After getting the rear suspension to work, if you feel there is still too much oversteer, install an adjustable 19mm front sway bar. The Automotion bar is readily available, although you should reinforce the mounting location on the lower trailing arm. The manner in which the adjustable links attach puts a twisting load into the mounting arm and will eventually bend it. A simple additional piece of steel welded in will take care of the problem.


A good racing seat will do wonders for lap times, and a smaller-diameter racing steering wheel just looks so neat! You can get a perfectly useable wheel for $150 to $175; you don’t need a “Super-Hero” autograph model for $300 plus.


Your Engine

You can run around with a stock engine and have a perfectly good time. You better be sure, however, that it will survive the track. Low oil level will destroy an engine quicker than high rpm and heat. Always run the oil level to the top mark on the dipstick, checked with the engine running. One of the first improvements to hang on the engine is a deep oil sump. There are small extended sumps available, but I don’t believe they’re adequate. A Super 90 oil pick-up is better than nothing, but still not the answer. An Accusump oil accumulator in your oil line will help, but it doesn’t work as well as advertised either. Besides, if you haven’t installed external oil lines yet, you can’t very well put in the Accusump.


When installing the deep sump be sure to extend the oil pick-up tube properly. Don’t use plastic hose! I use a piece of metal-braided oil line and two hose clamps to connect an extension piece to the oil tube. Also, before assembling the engine case, install the oil drain plug from the inside, or it will interfere with the sump. Here’s a trick for installing the drain plug if the case is already together: cut a slot in the round end of the plug, put the plug inside the case, and use a screwdriver to “unscrew” the plug into the hole. You just can’t get a wrench inside an assembled case. With a deep sump, run the oil level about 1/4” below the top mark, at idle. The deep sump does hang down and decreases your ground clearance, so you should install a skid plate to protect it. We have a very nice bolt-on unit we sell. See new photo on the web site.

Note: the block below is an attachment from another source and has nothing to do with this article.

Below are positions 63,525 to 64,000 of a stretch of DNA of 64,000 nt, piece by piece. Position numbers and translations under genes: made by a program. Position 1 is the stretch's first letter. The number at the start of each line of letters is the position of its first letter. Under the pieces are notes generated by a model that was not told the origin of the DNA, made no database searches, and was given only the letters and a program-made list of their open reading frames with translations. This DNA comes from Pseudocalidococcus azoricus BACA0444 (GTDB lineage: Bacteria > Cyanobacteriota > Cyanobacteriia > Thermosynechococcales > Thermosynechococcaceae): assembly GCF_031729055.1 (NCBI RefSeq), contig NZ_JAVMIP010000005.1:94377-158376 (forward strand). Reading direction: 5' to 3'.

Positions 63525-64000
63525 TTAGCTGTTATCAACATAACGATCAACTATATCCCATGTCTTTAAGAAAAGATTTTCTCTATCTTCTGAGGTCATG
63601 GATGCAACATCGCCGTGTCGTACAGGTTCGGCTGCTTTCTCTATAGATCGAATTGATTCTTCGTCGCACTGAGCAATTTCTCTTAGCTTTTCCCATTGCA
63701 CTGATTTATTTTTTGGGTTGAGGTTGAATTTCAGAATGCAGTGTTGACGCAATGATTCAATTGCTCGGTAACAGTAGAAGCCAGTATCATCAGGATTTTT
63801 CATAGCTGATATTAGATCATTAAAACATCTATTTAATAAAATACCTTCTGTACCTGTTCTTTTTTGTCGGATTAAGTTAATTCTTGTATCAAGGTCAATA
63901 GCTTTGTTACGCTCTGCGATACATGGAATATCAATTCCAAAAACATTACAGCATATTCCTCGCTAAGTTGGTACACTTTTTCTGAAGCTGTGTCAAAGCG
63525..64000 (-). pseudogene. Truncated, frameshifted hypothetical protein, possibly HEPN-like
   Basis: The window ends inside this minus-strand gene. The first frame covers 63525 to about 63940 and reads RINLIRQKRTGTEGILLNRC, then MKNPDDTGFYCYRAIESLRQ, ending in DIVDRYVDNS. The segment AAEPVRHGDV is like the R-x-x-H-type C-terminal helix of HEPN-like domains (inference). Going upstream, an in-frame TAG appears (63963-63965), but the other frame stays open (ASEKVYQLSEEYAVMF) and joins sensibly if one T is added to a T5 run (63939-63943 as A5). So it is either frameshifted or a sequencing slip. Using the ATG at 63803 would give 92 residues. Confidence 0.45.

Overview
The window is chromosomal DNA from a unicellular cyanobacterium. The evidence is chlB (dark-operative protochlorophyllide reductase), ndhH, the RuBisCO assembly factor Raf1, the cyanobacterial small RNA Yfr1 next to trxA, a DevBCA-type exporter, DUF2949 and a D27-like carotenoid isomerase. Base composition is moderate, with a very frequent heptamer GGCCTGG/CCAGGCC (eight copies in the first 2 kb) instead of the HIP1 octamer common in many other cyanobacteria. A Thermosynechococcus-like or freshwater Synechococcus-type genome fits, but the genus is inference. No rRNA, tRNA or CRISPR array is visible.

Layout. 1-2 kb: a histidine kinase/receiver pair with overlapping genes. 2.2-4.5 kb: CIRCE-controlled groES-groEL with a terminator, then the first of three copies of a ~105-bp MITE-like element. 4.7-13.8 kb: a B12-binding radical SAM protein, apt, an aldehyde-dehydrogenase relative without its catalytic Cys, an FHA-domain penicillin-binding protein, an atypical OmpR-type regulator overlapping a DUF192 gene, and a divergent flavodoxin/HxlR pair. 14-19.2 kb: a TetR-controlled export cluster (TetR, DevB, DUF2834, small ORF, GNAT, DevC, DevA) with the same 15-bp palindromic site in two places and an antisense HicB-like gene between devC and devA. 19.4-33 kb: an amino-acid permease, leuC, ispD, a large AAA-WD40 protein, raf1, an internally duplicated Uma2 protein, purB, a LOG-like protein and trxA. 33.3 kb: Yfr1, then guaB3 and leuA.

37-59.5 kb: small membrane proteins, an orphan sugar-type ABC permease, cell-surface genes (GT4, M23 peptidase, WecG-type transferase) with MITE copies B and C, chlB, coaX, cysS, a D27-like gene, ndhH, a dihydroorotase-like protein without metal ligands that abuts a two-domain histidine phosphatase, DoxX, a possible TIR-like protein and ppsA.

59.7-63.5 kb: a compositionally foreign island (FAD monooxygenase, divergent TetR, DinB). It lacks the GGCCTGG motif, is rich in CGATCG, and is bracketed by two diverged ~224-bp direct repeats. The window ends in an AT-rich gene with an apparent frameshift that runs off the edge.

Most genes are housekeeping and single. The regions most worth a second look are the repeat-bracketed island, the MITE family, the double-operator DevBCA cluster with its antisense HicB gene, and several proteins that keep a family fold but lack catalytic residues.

Don’t go any earlier than the large-oil-pump1960 engine case. The best engines for cores are 1964-69 C, SC, and 912. I will concentrate on the modifications to these.


Zenith carburetors are good, but you can’t beat a pair of Solex 40 P-IIs. Rebuild, put in 36mm venturis, 160 main jets, 160 air correction jets and a set of velocity stacks and you’re in business. When setting the accelerator pumps for the track, ignore the stock specifications. The stock pump delivery is too much for track use. Don’t bother measuring the amount, just cut it back to a light dribble. You only need enough to start the engine. If you can’t get it low enough with the adjusting nuts at the end of the rod, just reverse the position of the nuts so that the long one protrudes past the end of the rod.


Bottom End